Court setback for Indonesia’s Islamic Family Love Alliance
If there’s one thing one can always be certain about is this: if religious organisations use words like ‘family’, ‘love’, and ‘truth’ to describe themselves, inevitably they turn out to be hate groups.
Evidence of this emerged this week when the Family Love Association, known a AILA, was told to get lost after it unsuccessfully petitioned Indonesia’s Constitutional Court to make gay sex and sex outside of marriage a crime in the country. The picture above shows members of the group disconsolately leaving the court.
The case, brought to the court in 2016, ended when five of the court’s nine judges rejected AILA’s demands, saying the authority to introduce such a law does not lie with the court but with the Indonesian parliament.
Four judges dissented from the majority ruling, arguing rejecting the petition suggests the legal system does not:
Offer room for religious norms to be inserted in the constitution.
The decision is a considerable victory – and source of relief – for LGBT Indonesians, who have faced increased scrutiny over recent years.
Tama, a transgender activist from Yogyakarta, told BuzzFeed News he and other LGBT people were “celebrating here, right now” in the wake of the decision. He said on Thursday:
We didn’t expect this at all. We were so gloomy this morning. Thanks to the rainbow for remaining in the the hearts of all brave Indonesians who resist oppression on the basis of sexual orientation, gender identity, expression, and sex characteristics.
But the petitioners expressed disappointment after the ruling was handed down, with some people exiting the court crying.
Rita Hendrawati Soebagyo, co-founder of the Family Love Alliance, and now at the forefront of Indonesia’s conservative movement, contended she wanted to make the country more “civilised” by “strengthening family values”.
“We lost, but it is not a moral defeat,” she said, arguing that the court had rejected the proposal on technical, not substantive, grounds.
Professor Euis Sunarti, lecturer at the Bogor Agricultura Institute, said she was saddened by the decision, which she had not expected.
As a grandmother of two kids and mother of four, I am intimidated by the fact that currently the magnitude of adultery, pornification, and obscene cases in our society is so big. To fight against it, we need law certainty.
Sunarti said she “appreciated” the four judges with a dissenting opinion and reiterated that the decision had been technical.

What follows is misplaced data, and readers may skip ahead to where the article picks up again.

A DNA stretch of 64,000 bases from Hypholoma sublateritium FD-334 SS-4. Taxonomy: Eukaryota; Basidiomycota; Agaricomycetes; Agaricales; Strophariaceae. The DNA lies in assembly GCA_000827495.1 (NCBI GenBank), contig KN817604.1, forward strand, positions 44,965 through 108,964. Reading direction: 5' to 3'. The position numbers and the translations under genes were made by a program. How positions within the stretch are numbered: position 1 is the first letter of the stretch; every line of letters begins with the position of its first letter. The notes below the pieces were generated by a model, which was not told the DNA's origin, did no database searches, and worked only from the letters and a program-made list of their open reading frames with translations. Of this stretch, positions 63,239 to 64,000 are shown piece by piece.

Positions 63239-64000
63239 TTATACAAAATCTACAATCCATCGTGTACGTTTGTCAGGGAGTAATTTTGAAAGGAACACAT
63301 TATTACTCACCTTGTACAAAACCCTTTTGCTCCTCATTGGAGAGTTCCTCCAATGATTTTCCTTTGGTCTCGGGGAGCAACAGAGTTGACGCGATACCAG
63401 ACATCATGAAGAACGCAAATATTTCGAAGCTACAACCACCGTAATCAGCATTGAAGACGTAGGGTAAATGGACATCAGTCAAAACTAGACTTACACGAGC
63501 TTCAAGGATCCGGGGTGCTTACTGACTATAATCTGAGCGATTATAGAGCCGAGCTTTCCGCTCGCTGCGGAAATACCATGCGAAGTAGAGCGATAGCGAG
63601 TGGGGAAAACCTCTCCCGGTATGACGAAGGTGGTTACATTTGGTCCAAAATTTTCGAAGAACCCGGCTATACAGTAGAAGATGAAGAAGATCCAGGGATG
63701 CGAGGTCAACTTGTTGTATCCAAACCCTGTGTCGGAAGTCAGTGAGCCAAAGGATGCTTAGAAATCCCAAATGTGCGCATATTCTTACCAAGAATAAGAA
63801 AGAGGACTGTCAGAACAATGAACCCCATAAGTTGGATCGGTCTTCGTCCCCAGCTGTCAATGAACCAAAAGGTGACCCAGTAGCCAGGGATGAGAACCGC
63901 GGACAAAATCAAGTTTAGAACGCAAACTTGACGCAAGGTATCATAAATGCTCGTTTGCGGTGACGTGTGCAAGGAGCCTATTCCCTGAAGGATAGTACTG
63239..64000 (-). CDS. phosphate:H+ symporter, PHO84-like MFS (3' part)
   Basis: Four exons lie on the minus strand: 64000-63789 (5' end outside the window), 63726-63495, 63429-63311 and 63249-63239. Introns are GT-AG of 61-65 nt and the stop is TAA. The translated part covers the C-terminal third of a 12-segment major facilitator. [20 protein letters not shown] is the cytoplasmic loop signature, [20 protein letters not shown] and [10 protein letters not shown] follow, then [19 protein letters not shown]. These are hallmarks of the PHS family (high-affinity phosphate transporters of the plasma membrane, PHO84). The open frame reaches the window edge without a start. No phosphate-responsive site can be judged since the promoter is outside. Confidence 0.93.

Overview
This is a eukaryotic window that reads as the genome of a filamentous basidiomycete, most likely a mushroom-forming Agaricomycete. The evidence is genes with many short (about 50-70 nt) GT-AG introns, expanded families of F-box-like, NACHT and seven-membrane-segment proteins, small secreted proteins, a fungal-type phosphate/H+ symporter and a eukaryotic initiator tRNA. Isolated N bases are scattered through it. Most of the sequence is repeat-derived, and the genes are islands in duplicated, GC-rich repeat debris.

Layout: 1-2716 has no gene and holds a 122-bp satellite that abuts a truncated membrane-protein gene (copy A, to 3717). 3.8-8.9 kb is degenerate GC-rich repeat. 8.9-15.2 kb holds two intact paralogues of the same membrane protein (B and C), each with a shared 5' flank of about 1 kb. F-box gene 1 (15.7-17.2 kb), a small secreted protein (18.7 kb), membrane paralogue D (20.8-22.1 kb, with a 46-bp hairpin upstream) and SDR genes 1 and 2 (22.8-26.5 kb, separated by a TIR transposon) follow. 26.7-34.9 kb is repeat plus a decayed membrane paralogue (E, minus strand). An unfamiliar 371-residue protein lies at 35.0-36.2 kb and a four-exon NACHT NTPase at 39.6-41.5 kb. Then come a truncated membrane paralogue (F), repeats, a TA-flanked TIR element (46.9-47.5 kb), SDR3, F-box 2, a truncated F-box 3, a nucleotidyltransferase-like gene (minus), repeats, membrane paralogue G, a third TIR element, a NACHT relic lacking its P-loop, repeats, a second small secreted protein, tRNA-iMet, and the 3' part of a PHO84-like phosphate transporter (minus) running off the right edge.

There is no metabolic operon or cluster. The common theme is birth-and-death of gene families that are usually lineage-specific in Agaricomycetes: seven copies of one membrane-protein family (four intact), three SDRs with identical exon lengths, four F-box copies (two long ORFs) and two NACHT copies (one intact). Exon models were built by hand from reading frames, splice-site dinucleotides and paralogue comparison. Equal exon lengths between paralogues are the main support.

During hearings for the case in 2016, witnesses for the Family Love Alliance argued that homosexuality must be criminalised to protect Indonesia’s values.
At one hearing in August 2016, chairman of the National Child Protection Commission Asrorun Ni’am Sholeh said the court needed to take urgent action to curtail a crisis of sexual morality that put the nation’s children at risk.
He called for a five-year prison sentence to be imposed for homosexual acts, which he warned:
Tend to be repeated because there is a factor of addiction in it.
He also raised concerns that same-sex marriage could come to Indonesia.
Hamid Chalid, a constitutional law expert at the University of Indonesia south of Jakarta, said the court needed to step in to protect local religious and moral values. These are being eroded, he argued, by international human rights norms pushed by Western governments that have purged religion from public policy.
Our country has legalised fornication, male rape, and homosexual acts. We’ve allowed our constitution to become too liberal – is that what we want?
LGBT activists feared a court decision in favour would lend legitimacy to anti-LGBT sentiment, and in some cases, violence, among Islamic fundamentalists.
There has been increased attention on Indonesia’s attitude to LGBT rights in the past two years, following a wave of anti-LGBT sentiment at the beginning of 2016.
A mid-2016 report from Human Rights Watch told of how vitriolic comments from public officials had triggered an unprecedented wave of assaults, violence, and public denigration that had startled Indonesia’s LGBT community.
In March, activists told BuzzFeed News the outbreak of violence had left many LGBT people living in “constant fear” despite the fact that homosexuality is not illegal in Indonesia though intolerance is noticeably on the rise across the country.
In May this year, a young gay couple were caned for having consensual sex with one another in the Indonesian province of Aceh, which has a special legal status allowing it to insert Sharia bylaws into the criminal code.
Aceh’s Sharia courts were determined to make an example of the pair, who were arrested in March after vigilantes broke into their rented room and attempted to film them having consensual sex. Their punishment of 85 lashes was five greater than the prosecution had demanded.
Among the crowd was 45-year-old banker Munawar Hasan who told The Australian he had bunked off work to witness the “historic” event.
This is the first time someone was flogged for having gay sex and the people of Aceh have been waiting for so long to see them punished. This is a Sharia province.
For the LGBT movement to come and infiltrate our beloved land is unacceptable. I hope this sends a message they’re not welcome here. If the LGBT community continues to promote their lifestyle here I am sure the punishment will be even harsher.
In Aceh, ordinances criminalising drinking alcohol, sex outside of marriage, and gay sex can be enforced against Muslims and non-Muslims.
Police raids and mass arrests have also taken place at gay venues in Jakarta in 2017.